Field Trips

Three concurrent field trips will be conducted Wednesday, September 23, during the conference to visit transportation project sites across North Carolina that demonstrate successful ecological and environmental solutions. Field trips are organized and hosted by the North Carolina Department of Transportation (NCDOT) and their partners from various state and federal agencies.

Field Trip 1: Mingo CreekWetland and Stream Mitigation

Mingo Creek Mitigation Site MapThis half-day tour (4 hours round-trip) will visit the distinctive Mingo Creek mitigation site, a large piedmont North Carolina wetland complex, surrounding buffer, and uplands that have been preserved despite suburban development pressure. Located just east of Raleigh and the Neuse River, the mitigation site is bordered by major transportation corridors for U.S. Highway 64 and the Norfolk Southern Railway. Within this unique site participants will observe vegetation typical not only of piedmont North Carolina, but also representative species from the mountains and the coastal plain. Discussions will address the site’s history from its inception to its future long-term stewardship. While viewing this wetland complex and several piedmont streams, participants will also learn about North Carolina’s own wetland (NCWAM) and stream (NCSAM) assessment methods developed by an interagency team of state and federal staff from NCDOT, N.C. Department of Environment and Natural Resources, U.S. Army Corps of Engineers, U.S. Environmental Protection Agency, and U.S. Fish and Wildlife Service.  Sturdy walking shoes or boots are recommended for this tour.  Participants will return to downtown Raleigh in time for lunch on your own.

View the trip brochure.

Field Trip 2: Longleaf Pine Ecosystem—Endangered Species Mitigation

Venus FlytrapThis full-day tour (8 hours round-trip) will highlight mitigation sites in the North Carolina’s Sandhills region and coastal plain, home to the longleaf pine. Covering 92 million acres of the southeastern U.S., the longleaf pine ecosystem was, in its prime, one of the most extensive and biologically diverse ecosystems in North America. The decline of these once dominant forests now threatens such wildlife species as the red-cockaded woodpecker, rough-leaf loosestrife, and the Venus flytrap. The first tour stop will be at the Plantation Road site in New Hanover County, purchased by NCDOT for wetland and endangered species mitigation for the I-40 interstate highway connector. Discussions will address mitigation site management highlighting interagency cooperation. Participants may view rare carnivorous endemics such as Venus flytrap and pitcher plants. Next stops will include sites along the future widening of U.S. Highway 17 in Pender County, where NCDOT is creating habitat for a red-cockaded woodpecker population in the adjacent Holly Shelter Game Land. Participants will visit the game land to observe a red-cockaded woodpecker cavity tree—and hopefully a bird—as it is the only woodpecker known to excavate cavities in living trees. The tour will also look at a swing-span bridge, due for replacement, over the state’s Intracoastal Waterway and discuss the challenges of replacing this infrastructure in a developed coastal environment.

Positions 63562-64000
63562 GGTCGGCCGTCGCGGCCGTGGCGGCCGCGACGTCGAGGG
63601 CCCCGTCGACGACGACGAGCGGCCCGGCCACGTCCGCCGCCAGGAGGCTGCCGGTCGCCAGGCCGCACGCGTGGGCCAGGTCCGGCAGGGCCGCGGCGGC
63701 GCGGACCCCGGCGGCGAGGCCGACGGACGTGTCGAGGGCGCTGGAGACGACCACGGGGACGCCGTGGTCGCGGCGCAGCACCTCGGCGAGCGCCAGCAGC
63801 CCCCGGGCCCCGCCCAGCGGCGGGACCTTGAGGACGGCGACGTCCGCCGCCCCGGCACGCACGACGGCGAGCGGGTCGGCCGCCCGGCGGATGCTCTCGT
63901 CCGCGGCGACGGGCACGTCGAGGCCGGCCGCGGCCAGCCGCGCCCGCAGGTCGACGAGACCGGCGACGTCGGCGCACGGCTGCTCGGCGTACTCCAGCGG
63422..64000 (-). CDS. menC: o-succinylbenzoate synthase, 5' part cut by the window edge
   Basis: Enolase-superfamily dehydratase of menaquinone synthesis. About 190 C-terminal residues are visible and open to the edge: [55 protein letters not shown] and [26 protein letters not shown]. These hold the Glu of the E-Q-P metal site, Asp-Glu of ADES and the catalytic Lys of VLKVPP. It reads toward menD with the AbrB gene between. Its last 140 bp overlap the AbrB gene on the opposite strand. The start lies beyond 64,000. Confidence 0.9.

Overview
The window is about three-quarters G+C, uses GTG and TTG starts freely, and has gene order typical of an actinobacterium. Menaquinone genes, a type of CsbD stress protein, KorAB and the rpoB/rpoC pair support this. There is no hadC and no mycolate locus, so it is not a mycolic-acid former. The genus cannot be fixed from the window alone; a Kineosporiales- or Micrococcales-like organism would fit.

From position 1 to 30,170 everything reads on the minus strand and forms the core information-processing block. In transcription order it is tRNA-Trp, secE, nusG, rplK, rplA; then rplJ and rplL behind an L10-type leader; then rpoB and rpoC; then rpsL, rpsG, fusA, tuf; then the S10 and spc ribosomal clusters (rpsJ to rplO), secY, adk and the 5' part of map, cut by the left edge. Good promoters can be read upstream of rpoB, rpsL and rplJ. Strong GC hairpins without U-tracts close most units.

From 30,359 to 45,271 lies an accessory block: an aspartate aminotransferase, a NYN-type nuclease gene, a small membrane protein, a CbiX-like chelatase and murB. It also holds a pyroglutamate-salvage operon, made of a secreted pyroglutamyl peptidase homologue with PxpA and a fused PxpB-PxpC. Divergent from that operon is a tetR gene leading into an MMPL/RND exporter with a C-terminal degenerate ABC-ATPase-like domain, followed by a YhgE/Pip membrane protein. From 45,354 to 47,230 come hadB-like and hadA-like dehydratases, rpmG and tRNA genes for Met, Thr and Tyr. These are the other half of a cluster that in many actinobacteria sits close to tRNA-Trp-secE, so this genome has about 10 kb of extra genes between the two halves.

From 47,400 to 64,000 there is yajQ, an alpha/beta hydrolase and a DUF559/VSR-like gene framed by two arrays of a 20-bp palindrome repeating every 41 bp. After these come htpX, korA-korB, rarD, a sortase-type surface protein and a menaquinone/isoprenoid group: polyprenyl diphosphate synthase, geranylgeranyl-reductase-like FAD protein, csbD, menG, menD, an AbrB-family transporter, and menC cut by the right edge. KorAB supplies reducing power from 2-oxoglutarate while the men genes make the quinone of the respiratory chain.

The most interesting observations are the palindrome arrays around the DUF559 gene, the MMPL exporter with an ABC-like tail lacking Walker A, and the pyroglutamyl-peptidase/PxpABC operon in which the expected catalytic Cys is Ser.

View the trip brochure.

Field Trip 3: The Outer Banks—Resiliency and Disaster Response

Herbert C. Bonner BridgeThis extended-day tour (12 hours round-trip) will take participants to the dynamic and fragile ecosystems of the Outer Banks of North Carolina—a chain of narrow barrier islands along the state’s coast. Linked together by N.C. Highway 12 and the NCDOT Ferry System, the Outer Banks is a major economic region of the state and home to many endangered species. The tour will visit infrastructure sites that continually face significant impacts from routine storms, hurricanes, and other natural processes. Discussions will address the efforts of recovery and the challenge of implementing ecologically sensitive solutions to the transportation needs of Outer Banks residents and visitors. The tour will cross over the ever-changing Oregon Inlet on the 2.5 mile-long Bonner Bridge—opened in 1963 and due for replacement—and travel through Pea Island National Wildlife Refuge to the New Inlet that breached Highway 12 during Hurricane Irene in 2011. Tour stops will include the historic U.S. Coast Guard lifesaving station on Pea Island for a view of Bonner Bridge and the Oregon Inlet, a visit to the temporary bridge over New Inlet, and lunch at the Bodie Island lighthouse.

View the trip brochure.

Photo Credits: Mingo Creek site aerial by Google Earth. Venus flytrap by NCDOT. Herbert C. Bonner Bridge by Smkybear ( [CC BY-SA 2.0 (], via Wikimedia Commons.

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